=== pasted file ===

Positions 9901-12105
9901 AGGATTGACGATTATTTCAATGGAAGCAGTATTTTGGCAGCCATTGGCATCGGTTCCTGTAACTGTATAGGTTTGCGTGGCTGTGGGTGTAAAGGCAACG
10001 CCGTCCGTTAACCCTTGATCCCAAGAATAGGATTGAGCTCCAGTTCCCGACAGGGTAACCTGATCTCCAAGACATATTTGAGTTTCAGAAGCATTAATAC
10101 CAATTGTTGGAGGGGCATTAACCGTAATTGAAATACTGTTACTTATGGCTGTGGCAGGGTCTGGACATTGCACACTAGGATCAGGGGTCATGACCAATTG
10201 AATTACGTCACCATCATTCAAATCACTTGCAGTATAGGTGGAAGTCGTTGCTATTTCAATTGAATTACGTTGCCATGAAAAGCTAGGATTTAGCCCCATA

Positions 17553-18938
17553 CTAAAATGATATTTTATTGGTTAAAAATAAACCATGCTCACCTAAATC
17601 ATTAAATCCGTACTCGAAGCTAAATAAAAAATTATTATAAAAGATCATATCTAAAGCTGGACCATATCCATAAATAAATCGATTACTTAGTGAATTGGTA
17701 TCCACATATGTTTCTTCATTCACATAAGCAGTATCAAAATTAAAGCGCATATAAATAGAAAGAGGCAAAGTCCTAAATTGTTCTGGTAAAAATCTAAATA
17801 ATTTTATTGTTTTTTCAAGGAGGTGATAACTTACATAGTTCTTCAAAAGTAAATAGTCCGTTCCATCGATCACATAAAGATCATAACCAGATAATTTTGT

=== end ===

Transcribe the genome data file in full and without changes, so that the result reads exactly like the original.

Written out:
Positions 9901-12105
9901 AGGATTGACGATTATTTCAATGGAAGCAGTATTTTGGCAGCCATTGGCATCGGTTCCTGTAACTGTATAGGTTTGCGTGGCTGTGGGTGTAAAGGCAACG
10001 CCGTCCGTTAACCCTTGATCCCAAGAATAGGATTGAGCTCCAGTTCCCGACAGGGTAACCTGATCTCCAAGACATATTTGAGTTTCAGAAGCATTAATAC
10101 CAATTGTTGGAGGGGCATTAACCGTAATTGAAATACTGTTACTTATGGCTGTGGCAGGGTCTGGACATTGCACACTAGGATCAGGGGTCATGACCAATTG
10201 AATTACGTCACCATCATTCAAATCACTTGCAGTATAGGTGGAAGTCGTTGCTATTTCAATTGAATTACGTTGCCATGAAAAGCTAGGATTTAGCCCCATA

Positions 17553-18938
17553 CTAAAATGATATTTTATTGGTTAAAAATAAACCATGCTCACCTAAATC
17601 ATTAAATCCGTACTCGAAGCTAAATAAAAAATTATTATAAAAGATCATATCTAAAGCTGGACCATATCCATAAATAAATCGATTACTTAGTGAATTGGTA
17701 TCCACATATGTTTCTTCATTCACATAAGCAGTATCAAAATTAAAGCGCATATAAATAGAAAGAGGCAAAGTCCTAAATTGTTCTGGTAAAAATCTAAATA
17801 ATTTTATTGTTTTTTCAAGGAGGTGATAACTTACATAGTTCTTCAAAAGTAAATAGTCCGTTCCATCGATCACATAAAGATCATAACCAGATAATTTTGT